Good comprehension of printed material is the key to improving student’s academic success. “Absent reading” happens frequently in the classes and during self-study as children get distracted, submerge into their own thoughts, or are unable to concentrate on a difficult topic.
There are numerous tasks and exercises used by teachers to enhance one’s comprehension while reading. In the class activity, they divide tasks into ones which are performed before, during, and after the reading. When applied to the self-study, reading comprehension is accomplished by doing tasks both right after the self-reading and at the beginning of the next class.
Before reading, teachers may boost students’ interest to the piece of writing by relating it to a similar content – news items, videos, articles in the popular media, etc. This stage is important as children frequently fail to concentrate attention on the materials in which they are not interested. Teachers also may activate students’ background knowledge with the help of discussion, and evoke their interest by revealing the questions on which students will be able to find answers after the reading.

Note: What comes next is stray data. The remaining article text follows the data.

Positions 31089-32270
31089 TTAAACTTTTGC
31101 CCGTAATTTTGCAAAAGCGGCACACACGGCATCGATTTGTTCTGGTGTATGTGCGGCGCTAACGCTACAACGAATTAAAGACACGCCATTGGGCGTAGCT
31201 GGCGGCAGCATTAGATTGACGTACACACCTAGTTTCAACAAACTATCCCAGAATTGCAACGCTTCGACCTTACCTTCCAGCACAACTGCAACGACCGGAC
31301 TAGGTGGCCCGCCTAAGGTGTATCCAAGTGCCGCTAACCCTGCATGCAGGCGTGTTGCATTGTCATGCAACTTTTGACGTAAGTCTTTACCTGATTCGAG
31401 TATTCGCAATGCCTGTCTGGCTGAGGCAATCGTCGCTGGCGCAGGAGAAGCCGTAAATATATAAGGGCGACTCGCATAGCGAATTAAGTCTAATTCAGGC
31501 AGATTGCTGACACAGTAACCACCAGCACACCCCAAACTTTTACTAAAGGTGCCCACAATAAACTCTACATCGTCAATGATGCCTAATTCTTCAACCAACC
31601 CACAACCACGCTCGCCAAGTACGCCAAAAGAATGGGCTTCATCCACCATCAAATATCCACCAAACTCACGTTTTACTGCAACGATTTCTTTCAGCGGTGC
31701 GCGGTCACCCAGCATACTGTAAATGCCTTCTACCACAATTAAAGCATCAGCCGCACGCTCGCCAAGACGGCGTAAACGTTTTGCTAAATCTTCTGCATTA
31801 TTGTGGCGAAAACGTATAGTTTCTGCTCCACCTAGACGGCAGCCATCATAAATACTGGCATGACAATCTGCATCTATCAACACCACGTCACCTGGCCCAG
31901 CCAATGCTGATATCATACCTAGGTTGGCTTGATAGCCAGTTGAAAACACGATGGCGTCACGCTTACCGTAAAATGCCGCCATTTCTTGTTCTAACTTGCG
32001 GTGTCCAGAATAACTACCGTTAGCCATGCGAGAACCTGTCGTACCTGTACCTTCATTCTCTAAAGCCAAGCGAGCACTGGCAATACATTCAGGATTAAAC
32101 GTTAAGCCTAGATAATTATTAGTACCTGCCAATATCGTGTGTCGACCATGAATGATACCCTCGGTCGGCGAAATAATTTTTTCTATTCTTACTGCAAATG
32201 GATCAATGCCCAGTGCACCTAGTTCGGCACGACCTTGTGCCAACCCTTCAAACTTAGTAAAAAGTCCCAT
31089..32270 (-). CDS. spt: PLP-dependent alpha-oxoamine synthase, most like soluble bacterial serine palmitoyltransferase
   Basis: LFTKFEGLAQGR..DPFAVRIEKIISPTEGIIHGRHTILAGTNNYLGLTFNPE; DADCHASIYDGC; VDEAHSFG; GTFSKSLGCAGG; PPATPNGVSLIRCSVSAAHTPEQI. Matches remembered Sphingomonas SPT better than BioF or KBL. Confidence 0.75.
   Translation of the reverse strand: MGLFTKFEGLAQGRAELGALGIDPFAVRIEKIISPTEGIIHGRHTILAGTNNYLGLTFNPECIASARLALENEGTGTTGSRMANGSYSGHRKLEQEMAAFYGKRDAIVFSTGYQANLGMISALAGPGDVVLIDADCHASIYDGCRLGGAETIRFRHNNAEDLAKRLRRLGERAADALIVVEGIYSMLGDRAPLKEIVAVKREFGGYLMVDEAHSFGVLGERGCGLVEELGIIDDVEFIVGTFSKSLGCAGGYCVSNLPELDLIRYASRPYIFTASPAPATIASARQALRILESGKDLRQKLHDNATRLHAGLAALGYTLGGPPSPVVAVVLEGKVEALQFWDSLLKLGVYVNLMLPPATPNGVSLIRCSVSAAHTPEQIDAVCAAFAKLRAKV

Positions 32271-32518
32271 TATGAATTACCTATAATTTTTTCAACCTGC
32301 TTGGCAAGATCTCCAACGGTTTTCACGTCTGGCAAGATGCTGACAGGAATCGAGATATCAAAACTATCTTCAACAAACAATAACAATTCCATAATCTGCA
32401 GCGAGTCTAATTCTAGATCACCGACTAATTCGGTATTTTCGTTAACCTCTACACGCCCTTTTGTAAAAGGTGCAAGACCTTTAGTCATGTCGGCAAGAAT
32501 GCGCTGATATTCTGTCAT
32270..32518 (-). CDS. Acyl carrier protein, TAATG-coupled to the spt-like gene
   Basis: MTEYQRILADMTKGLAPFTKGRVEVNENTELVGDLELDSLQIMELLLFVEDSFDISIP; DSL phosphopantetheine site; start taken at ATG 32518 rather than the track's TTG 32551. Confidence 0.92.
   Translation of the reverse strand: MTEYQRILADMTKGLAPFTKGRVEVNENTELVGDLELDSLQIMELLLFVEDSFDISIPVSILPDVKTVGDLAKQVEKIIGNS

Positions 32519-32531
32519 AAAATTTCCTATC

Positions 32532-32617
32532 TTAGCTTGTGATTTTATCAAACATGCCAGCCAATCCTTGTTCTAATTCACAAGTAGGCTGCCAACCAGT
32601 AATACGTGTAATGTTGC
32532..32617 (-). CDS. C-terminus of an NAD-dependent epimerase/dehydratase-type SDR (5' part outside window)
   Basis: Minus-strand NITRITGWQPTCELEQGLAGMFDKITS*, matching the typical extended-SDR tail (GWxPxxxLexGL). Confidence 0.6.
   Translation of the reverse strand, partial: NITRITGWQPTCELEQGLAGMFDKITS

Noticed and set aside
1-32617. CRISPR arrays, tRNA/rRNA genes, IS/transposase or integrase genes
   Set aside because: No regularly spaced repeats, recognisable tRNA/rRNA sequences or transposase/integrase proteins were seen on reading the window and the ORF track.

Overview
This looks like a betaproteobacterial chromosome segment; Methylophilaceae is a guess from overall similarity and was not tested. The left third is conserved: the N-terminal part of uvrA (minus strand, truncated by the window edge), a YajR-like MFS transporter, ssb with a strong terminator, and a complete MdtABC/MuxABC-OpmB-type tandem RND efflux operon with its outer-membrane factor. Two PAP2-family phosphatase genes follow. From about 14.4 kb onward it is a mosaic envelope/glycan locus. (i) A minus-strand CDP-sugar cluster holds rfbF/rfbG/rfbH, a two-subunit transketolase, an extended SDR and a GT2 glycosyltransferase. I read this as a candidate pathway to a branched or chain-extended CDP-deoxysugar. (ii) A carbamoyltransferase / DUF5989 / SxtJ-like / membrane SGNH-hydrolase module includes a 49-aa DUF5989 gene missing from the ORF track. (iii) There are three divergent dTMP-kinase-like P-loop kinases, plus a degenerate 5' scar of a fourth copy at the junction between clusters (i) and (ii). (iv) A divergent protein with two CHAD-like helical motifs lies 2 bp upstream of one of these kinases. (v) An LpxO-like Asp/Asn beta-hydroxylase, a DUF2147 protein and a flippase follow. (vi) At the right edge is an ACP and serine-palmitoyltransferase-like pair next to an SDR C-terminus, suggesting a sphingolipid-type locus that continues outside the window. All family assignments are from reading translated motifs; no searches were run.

During reading, teachers shall make sure that students catch on the main idea of the text and are attentive enough to notice small insufficient details in the story. It is a common practice to ask questions which indicate that students keep track with the reading. Teachers can divide the text into sections and ask students to summarize each part. It is also possible to discuss connections between different sections and their correspondence to students’ background knowledge.
Activities commonly used after reading are a discussion, giving a response to the text or retelling the content. In the case when reading was a homework, teachers shall make a short test to check whether students read the text attentively and still bare in mind its key points.